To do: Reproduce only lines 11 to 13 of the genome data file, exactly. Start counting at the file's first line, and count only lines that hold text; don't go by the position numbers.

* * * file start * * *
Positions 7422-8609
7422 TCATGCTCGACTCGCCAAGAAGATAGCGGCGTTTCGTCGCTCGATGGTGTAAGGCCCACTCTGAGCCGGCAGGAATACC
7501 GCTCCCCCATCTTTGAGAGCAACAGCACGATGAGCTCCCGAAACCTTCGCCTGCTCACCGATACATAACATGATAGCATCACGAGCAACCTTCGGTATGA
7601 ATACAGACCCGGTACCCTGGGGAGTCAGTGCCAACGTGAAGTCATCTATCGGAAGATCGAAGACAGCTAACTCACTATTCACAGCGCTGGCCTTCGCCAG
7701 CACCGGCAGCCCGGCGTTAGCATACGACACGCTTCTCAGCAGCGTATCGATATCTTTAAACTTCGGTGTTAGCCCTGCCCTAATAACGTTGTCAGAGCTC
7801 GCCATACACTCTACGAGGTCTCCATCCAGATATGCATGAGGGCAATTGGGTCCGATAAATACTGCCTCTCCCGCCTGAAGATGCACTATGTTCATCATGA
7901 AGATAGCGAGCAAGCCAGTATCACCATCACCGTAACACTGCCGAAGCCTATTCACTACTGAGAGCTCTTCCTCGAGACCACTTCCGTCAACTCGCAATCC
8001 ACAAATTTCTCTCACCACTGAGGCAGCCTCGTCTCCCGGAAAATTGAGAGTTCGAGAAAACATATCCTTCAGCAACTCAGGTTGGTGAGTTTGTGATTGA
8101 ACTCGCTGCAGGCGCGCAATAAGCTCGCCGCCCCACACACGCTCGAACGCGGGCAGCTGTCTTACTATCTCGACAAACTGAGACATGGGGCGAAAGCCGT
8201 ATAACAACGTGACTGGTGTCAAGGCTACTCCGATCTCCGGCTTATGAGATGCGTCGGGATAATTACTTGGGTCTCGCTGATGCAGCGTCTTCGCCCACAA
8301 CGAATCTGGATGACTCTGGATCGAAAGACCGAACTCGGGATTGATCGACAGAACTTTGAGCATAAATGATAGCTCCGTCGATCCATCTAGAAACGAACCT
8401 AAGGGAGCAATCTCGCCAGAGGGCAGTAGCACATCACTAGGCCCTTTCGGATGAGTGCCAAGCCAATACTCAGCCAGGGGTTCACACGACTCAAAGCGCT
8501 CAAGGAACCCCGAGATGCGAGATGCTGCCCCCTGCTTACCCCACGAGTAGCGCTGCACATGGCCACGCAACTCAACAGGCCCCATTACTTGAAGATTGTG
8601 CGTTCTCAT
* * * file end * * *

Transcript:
8301 CGAATCTGGATGACTCTGGATCGAAAGACCGAACTCGGGATTGATCGACAGAACTTTGAGCATAAATGATAGCTCCGTCGATCCATCTAGAAACGAACCT
8401 AAGGGAGCAATCTCGCCAGAGGGCAGTAGCACATCACTAGGCCCTTTCGGATGAGTGCCAAGCCAATACTCAGCCAGGGGTTCACACGACTCAAAGCGCT
8501 CAAGGAACCCCGAGATGCGAGATGCTGCCCCCTGCTTACCCCACGAGTAGCGCTGCACATGGCCACGCAACTCAACAGGCCCCATTACTTGAAGATTGTG